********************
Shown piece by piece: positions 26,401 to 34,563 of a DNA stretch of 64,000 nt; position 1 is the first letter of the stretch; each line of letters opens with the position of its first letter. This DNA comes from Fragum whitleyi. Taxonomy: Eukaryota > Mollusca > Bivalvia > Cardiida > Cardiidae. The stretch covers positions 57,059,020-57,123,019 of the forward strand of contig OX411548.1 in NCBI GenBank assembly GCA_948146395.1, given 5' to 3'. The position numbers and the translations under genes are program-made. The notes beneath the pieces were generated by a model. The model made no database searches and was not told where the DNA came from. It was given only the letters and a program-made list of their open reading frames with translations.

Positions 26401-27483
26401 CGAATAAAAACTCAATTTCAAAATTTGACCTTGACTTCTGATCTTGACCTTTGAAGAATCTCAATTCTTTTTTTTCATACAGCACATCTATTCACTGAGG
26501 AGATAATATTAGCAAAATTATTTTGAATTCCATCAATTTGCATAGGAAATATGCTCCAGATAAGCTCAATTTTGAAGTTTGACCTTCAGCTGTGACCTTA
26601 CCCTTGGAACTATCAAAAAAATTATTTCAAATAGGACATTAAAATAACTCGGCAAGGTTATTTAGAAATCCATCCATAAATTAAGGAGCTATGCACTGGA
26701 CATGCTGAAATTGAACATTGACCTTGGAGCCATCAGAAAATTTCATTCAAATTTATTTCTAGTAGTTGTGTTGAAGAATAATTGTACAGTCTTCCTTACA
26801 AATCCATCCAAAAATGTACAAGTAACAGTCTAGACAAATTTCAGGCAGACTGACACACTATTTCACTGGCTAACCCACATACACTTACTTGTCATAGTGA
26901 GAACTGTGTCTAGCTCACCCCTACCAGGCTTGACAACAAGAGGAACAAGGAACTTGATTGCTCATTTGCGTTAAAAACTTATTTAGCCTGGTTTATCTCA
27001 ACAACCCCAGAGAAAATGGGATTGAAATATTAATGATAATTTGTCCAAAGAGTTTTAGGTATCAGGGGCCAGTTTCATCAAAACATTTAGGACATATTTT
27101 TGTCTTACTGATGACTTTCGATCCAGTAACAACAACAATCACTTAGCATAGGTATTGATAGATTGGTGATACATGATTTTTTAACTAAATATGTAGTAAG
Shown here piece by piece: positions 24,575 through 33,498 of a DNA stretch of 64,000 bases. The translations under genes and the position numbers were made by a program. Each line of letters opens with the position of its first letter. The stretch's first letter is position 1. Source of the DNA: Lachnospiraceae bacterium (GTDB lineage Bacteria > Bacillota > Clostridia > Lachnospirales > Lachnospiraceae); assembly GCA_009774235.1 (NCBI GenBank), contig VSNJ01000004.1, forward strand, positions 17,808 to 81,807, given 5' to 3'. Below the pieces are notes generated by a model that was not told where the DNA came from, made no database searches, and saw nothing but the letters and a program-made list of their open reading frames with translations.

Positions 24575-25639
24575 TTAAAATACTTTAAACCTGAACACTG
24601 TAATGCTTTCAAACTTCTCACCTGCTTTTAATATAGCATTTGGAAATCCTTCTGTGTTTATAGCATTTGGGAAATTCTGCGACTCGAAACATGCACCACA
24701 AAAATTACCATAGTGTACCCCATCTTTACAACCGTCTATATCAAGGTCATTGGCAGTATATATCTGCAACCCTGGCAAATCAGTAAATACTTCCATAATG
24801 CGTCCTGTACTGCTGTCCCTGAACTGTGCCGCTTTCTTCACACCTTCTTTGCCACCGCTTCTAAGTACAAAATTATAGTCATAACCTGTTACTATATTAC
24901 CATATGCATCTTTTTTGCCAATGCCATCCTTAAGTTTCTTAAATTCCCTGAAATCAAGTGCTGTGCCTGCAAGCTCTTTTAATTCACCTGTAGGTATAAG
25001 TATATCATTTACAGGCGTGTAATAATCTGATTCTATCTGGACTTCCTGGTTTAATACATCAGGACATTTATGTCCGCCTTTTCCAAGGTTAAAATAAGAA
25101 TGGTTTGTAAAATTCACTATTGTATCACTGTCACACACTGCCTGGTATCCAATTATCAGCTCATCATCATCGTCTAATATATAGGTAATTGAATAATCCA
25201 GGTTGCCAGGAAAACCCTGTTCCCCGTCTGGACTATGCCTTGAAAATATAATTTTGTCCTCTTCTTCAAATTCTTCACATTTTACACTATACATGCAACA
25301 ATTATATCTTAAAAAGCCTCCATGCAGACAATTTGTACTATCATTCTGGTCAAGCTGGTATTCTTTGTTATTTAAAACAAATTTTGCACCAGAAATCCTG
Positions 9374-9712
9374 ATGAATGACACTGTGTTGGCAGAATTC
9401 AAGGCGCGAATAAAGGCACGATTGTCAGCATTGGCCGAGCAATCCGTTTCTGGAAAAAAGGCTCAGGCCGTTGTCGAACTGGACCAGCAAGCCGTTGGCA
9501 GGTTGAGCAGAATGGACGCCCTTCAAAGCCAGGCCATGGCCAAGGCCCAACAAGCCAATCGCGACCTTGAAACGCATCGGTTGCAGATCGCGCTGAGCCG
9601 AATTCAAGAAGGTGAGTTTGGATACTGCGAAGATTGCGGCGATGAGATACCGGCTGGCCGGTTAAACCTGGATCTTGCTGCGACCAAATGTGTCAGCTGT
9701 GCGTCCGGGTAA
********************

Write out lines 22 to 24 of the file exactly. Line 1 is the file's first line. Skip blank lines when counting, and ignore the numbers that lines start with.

Positions 9374-9712
9374 ATGAATGACACTGTGTTGGCAGAATTC
9401 AAGGCGCGAATAAAGGCACGATTGTCAGCATTGGCCGAGCAATCCGTTTCTGGAAAAAAGGCTCAGGCCGTTGTCGAACTGGACCAGCAAGCCGTTGGCA